Namely books, just as the phonetic representation picks out the sound or the sounds of the word book. So we can therefor set up a relation that is a counterpart of p denote lets call it Semantic(denote). S(denote) holds that relation between the internal semantic representation of the expression book and books. You understand that I am talking about books not tables because your word book S denotes the same things as mine and the child accquires the S denotation relation by virtue of causal properties of the world that relate external phenomena to mind internal entities. Lets call them concepts. Those who are concerned about the status of the external objects that are S denoted don’t have to have any qualms. These are some indescribable construction based on whatever physics tell us about the world. And we can forward further inquiries into the physics department or maybe the sociologist department. Again, if we wanna make it even more hopeless.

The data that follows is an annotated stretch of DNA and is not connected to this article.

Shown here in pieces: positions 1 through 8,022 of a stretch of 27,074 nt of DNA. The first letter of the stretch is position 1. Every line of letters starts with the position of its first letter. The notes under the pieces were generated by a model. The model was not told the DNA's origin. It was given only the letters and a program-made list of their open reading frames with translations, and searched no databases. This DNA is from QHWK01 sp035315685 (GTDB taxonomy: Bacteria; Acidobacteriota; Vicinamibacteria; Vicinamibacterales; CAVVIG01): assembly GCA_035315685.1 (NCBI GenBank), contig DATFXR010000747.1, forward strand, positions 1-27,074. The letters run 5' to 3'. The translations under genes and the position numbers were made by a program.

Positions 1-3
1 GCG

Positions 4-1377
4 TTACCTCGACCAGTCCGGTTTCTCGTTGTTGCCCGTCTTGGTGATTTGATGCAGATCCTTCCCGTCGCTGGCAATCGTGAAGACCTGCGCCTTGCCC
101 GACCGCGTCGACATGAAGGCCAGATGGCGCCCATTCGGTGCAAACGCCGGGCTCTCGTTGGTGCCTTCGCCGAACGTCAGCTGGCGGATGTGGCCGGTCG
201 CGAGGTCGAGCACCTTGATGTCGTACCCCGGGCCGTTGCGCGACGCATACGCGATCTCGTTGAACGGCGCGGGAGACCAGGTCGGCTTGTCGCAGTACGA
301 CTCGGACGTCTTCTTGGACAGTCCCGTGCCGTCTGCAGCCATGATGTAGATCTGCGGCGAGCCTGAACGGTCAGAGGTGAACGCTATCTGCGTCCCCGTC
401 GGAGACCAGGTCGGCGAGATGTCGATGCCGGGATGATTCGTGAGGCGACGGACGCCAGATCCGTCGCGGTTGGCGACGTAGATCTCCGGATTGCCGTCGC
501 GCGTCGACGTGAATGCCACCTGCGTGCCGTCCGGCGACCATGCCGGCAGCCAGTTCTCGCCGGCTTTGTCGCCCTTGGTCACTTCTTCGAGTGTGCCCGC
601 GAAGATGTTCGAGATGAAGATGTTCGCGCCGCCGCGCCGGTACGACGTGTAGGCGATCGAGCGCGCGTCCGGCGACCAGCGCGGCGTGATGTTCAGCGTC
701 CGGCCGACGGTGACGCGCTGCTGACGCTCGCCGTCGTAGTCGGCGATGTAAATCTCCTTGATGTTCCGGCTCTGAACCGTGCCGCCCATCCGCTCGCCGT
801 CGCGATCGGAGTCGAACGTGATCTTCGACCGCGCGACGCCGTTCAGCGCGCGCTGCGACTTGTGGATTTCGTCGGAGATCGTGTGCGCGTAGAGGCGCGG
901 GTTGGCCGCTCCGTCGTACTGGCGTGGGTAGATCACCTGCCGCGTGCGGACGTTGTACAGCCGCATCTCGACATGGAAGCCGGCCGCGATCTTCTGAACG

There are not any problems about the existence of books. Those are the things that are on bookshelves and tables. It is true that if you and I both took Darwins Decent of men out of the library there is a question about wether one book was taken or two. But we can settle this any way we like. And if someone is concerned that books are simultaneously abstract and concrete and have a host of other odd properties when you look closely. We can answer robustly that thats just what books are. These are problems of metaphysics and not semantics or cognitive science. Well, it should be clear that something is gone badly wrong. We are back to theft rather than honest toil. For one thing, referring is something that people do, not words. It was stressed 50 years ago by Oxford Philosopher Peter Strauss. And known before of course.